More and more, designers are using texture and dimension to add visual interest to interior spaces. Done dramatically, this can create a feature wall or focal point, says Gundberg. Or, done in a more refined and subtle manner, it can create a beautifully neutral backdrop.

“Textured and dimensional tiles work wonderfully as showcased art in a home,” adds Becker, “and we’re seeing designers use them on a bold statement wall to give the room impact.” Homeowners can use 3D concrete tile such as Walker Zanger’s Kaza collection, for example, to create various patterns and color combinations that may not cover the entire wall but are instead designed to be on display like a home art gallery.

“Anything concrete is hot right now,” agrees Gundberg. “This includes the encaustic style concrete with its bold, geometric patterning as well as molded concrete.”


 tactile metallic


Tactile Metallic Mosaics
Some of the year’s hottest mosaics pay homage to the art deco era, cosmic interfaces and 1970s glam. Think sophisticated tile with gold Gatsby-styled detailing; tributes to glam rock, foil wallpaper and mirrored surfaces; and all-out celestial themes. “We are seeing a definite trend toward using texture and metallic in design,” says Becker. “With Walker Zanger’s Stardust line, we fully embraced a modern aesthetic by using highly textured lava stone with a metallic glaze that accentuates the stone’s tactile depth.”

Metallic mosaics will add visual interest in any room. And, because you can find them in all shapes, colors and sizes, metallic mosaics lend themselves beautifully to the mixed materials trend — an eclectic, mix-and-match approach to interior design. “Stuffy and staid interiors are out, while relaxed and eclectic interiors are in,” says Gundberg. “Mixing styles and genres allows you to bring in elements that you love and want to live with every day.”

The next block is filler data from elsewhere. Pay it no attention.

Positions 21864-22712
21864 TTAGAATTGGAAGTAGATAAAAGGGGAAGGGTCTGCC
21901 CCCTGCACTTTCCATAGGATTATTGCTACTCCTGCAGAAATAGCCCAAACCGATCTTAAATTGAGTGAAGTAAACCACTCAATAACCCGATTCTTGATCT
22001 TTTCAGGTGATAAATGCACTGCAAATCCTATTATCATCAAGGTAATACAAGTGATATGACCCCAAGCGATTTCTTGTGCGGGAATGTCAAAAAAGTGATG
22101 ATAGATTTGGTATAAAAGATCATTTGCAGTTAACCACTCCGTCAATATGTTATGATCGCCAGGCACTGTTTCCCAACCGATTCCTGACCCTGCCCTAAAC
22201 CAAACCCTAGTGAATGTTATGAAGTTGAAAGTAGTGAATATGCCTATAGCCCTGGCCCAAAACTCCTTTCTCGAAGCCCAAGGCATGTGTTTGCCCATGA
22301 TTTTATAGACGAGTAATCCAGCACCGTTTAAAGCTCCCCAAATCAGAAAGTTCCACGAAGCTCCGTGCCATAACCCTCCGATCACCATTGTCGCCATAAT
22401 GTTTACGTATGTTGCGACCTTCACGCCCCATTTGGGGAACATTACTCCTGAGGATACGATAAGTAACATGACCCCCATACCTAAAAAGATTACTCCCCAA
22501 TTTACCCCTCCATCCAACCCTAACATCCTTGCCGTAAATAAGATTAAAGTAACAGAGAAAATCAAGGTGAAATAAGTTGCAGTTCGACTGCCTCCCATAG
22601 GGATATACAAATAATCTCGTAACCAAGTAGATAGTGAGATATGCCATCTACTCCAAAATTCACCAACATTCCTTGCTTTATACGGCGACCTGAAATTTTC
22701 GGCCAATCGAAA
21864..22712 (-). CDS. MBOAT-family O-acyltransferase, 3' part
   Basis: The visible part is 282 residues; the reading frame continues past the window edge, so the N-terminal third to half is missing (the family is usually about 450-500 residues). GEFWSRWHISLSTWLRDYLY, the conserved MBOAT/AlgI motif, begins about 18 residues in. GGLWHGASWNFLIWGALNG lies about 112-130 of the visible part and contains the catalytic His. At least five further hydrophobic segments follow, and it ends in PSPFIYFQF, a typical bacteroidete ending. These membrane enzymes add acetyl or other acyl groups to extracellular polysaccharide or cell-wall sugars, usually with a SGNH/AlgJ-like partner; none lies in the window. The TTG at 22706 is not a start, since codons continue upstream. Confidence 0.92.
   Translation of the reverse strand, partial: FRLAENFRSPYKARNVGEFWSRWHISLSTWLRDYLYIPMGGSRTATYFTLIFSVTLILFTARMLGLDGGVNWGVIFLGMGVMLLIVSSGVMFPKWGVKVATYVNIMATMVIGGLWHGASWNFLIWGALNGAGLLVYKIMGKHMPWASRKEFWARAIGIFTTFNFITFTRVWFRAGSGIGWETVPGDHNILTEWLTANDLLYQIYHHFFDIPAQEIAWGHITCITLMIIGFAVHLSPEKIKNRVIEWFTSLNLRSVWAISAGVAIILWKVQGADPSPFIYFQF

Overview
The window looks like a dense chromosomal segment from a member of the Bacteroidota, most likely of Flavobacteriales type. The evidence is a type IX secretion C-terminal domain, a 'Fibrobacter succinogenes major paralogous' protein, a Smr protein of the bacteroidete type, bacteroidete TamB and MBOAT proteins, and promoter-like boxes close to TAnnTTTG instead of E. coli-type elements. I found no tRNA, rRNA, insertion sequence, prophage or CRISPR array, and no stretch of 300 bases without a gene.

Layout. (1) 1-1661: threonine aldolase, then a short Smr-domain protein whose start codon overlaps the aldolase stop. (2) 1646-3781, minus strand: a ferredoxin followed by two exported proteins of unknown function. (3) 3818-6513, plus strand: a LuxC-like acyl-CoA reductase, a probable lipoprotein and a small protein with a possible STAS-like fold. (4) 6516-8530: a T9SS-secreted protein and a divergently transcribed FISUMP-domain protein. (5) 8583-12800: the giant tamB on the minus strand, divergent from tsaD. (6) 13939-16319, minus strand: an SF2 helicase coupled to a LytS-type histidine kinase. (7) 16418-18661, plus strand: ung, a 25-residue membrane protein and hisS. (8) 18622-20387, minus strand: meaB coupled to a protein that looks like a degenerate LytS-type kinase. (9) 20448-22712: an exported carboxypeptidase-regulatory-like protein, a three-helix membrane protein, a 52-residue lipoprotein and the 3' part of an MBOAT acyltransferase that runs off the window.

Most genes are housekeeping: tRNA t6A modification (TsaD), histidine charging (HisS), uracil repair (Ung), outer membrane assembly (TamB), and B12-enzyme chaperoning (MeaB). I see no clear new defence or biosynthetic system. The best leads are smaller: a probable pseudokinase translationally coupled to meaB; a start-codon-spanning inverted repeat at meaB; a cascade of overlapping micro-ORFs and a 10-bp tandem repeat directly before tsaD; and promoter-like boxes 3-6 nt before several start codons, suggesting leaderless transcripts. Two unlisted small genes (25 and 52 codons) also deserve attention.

A Personal Touch
This year’s tile styles offer a number of fresh and interesting options. But designers agree that choosing a tile you love is more important than choosing a tile that is topping the trends list. Here’s their advice to you:

“Explore your options and then pick what you love, you’ll be living with it for a while.”

— DeeDee Gundberg, director of product development, ANN SACKS

“Follow your gut. If you really like something, it’s going to work within the rest of the design. Your style will come out in the finished product. There’s a big trend in eclectic decorating. Don’t be afraid to make a statement; just go for it.”

— Sally Bennett, principal, Mirth Studios

“It can be difficult to decide which tile to use during a remodel, so we suggest visiting a local showroom to see your options in person. Also, there are nonprofits such as our partner Renovation Angel that offer homeowners recycling and reclamation options during luxury residential remodels. By recycling through Renovation Angel, homeowners receive a full tax deduction as well as free, professional insured removal, pack and transport of products.”

— Jared Becker, vice president of design and marketing at Walker Zanger